Okay, so when we published "No Time for Professional Development? Follow These 5 Helpful Accounts," yesterday, we had a secret: we had a few more accounts up our sleeves. So go ahead. Give them a follow.
Tech publication Ars Technica can’t be beat for IT news, reviews, and everything cool. Its coverage extends from gaming and entertainment to tech law and the latest breakthroughs in computing hardware. This Twitter feed is a steady stream of interesting stories, often delivered with a bit of sass.
The account is worth following in order to stay on top of emerging trends and breaking tech news, but take some time to dig into the website for more in-depth reviews and insights.
Lenny Zeltser is absolutely committed to information security. His feed is a mix of illuminating articles about malware, advice for infosec startups, cybersecurity jokes, and more. He also runs a fantastic blog for his company Zeltser Security Corp where he covers what scammers are up to and how to better fight them.
Honestly, if you haven’t been paying attention to information security by now, you should. We’ll let Lenny tell you why.
Joel Spolsky is the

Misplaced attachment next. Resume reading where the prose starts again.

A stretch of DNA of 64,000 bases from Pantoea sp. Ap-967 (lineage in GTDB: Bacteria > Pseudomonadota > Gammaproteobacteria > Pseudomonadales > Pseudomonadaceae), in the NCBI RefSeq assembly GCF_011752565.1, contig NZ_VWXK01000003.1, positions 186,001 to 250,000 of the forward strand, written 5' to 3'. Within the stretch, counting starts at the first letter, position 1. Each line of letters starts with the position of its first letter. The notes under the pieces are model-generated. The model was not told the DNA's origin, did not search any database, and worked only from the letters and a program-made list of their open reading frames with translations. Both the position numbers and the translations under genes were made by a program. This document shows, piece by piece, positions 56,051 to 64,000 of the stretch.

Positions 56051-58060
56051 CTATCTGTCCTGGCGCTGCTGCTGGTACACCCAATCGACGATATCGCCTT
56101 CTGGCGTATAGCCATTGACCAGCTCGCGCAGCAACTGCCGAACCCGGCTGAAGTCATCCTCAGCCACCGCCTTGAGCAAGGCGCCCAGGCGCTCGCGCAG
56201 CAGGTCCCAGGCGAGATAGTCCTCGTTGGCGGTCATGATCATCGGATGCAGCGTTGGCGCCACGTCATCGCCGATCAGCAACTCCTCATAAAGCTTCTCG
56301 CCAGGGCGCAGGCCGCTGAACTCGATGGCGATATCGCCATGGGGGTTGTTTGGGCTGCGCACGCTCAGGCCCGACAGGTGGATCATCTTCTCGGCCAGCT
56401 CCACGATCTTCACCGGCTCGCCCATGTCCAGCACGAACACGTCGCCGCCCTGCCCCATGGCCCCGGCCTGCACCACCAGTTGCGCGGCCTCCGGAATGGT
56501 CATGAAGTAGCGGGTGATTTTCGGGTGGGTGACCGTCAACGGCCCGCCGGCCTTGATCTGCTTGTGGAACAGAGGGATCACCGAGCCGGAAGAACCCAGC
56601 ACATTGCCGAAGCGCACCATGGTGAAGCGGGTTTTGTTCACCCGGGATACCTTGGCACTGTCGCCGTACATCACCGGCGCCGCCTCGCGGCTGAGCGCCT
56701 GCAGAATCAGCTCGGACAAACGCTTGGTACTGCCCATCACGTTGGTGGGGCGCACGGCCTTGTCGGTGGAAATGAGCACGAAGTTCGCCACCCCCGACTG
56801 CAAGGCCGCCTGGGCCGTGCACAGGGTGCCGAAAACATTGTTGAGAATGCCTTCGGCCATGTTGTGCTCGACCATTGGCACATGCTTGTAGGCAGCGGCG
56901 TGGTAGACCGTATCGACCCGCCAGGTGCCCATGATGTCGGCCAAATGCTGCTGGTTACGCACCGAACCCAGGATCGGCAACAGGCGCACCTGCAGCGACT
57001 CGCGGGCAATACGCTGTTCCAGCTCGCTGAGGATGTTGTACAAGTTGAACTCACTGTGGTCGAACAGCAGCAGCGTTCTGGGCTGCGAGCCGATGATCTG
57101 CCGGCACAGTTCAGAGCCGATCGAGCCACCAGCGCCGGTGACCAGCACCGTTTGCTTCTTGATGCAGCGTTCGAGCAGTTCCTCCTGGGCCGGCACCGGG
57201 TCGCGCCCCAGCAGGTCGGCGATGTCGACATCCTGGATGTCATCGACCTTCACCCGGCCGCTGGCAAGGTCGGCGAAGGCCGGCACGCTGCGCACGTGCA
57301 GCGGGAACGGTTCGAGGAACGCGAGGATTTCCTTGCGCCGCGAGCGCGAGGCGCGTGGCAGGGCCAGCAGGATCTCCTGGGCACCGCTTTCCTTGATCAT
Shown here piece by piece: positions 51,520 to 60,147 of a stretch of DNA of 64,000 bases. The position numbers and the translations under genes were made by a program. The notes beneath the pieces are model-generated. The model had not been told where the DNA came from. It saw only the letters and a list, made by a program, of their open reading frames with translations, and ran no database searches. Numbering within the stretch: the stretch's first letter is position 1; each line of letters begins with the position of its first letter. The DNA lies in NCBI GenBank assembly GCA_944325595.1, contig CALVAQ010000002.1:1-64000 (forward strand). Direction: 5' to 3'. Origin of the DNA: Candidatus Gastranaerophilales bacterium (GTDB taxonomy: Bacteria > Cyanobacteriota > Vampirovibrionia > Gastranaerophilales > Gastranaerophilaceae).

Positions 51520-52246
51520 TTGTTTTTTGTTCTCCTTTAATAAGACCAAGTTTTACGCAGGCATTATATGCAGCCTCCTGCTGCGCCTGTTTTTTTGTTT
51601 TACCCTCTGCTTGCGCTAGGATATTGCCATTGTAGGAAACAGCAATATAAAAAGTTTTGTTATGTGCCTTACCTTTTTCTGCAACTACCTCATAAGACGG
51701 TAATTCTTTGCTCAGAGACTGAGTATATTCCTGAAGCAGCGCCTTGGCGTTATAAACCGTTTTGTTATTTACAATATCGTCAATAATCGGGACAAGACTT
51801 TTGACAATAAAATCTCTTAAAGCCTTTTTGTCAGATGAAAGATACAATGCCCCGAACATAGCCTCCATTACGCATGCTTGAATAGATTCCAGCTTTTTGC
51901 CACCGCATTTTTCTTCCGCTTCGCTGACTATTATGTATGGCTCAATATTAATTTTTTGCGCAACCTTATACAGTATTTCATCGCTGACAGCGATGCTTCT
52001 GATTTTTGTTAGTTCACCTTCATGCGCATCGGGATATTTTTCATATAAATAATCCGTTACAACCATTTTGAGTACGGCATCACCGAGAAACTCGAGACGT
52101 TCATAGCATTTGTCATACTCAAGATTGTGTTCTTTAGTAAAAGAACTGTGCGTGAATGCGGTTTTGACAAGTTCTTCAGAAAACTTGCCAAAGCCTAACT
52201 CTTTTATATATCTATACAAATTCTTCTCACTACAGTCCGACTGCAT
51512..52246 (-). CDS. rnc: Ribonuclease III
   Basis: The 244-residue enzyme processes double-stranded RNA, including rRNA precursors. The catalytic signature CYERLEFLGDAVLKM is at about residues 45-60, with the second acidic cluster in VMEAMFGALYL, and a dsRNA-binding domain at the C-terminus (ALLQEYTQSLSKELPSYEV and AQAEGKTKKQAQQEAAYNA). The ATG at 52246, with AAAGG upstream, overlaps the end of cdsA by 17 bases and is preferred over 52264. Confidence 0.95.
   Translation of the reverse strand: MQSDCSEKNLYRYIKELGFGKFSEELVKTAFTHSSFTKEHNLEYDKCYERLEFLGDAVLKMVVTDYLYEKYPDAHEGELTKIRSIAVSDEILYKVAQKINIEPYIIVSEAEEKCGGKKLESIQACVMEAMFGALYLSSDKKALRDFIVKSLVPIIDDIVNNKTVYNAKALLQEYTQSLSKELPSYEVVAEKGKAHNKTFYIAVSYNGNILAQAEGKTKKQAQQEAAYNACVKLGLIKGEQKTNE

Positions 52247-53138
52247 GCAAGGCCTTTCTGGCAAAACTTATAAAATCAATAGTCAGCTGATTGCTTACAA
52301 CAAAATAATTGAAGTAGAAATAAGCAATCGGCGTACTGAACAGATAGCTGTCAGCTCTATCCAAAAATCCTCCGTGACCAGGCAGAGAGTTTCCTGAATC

and co-founder of Fog Creak Software. He’s been involved with Microsoft Excel and Visual Basic, and even though his website hasn’t been updated in a while, his Twitter feed is alive and well.
Follow him for tips on software development, project management, and adorable pictures of his husky.
Kent Beck works at
Facebook and is the
creator of the software development methodology called Extreme Programming. Intrigued? We thought so.
Beck’s Twitter feed is sometimes about code development, and sometimes it's a catalogue of funny, philosophical musings from a very smart dude.
Martin Fowler is a renowned software developer, author, and public speaker on software development. He tweets a lot about software development (which you can also read about on his website), web applications, and cyber security.
Stay Ahead of the Curve with IT Professional Development
You never know what the future holds, and that's doubly true in the world of IT. Make sure you keep your business lucrative by sharpening your skills and broadening your expertise. That way, you can adapt your services to fit changing demands.
Errors and Omissions Insurance can help, too. As industry standards change, so do client expectations. This policy can help pay for legal expenses when those unmet client expectations land you in court.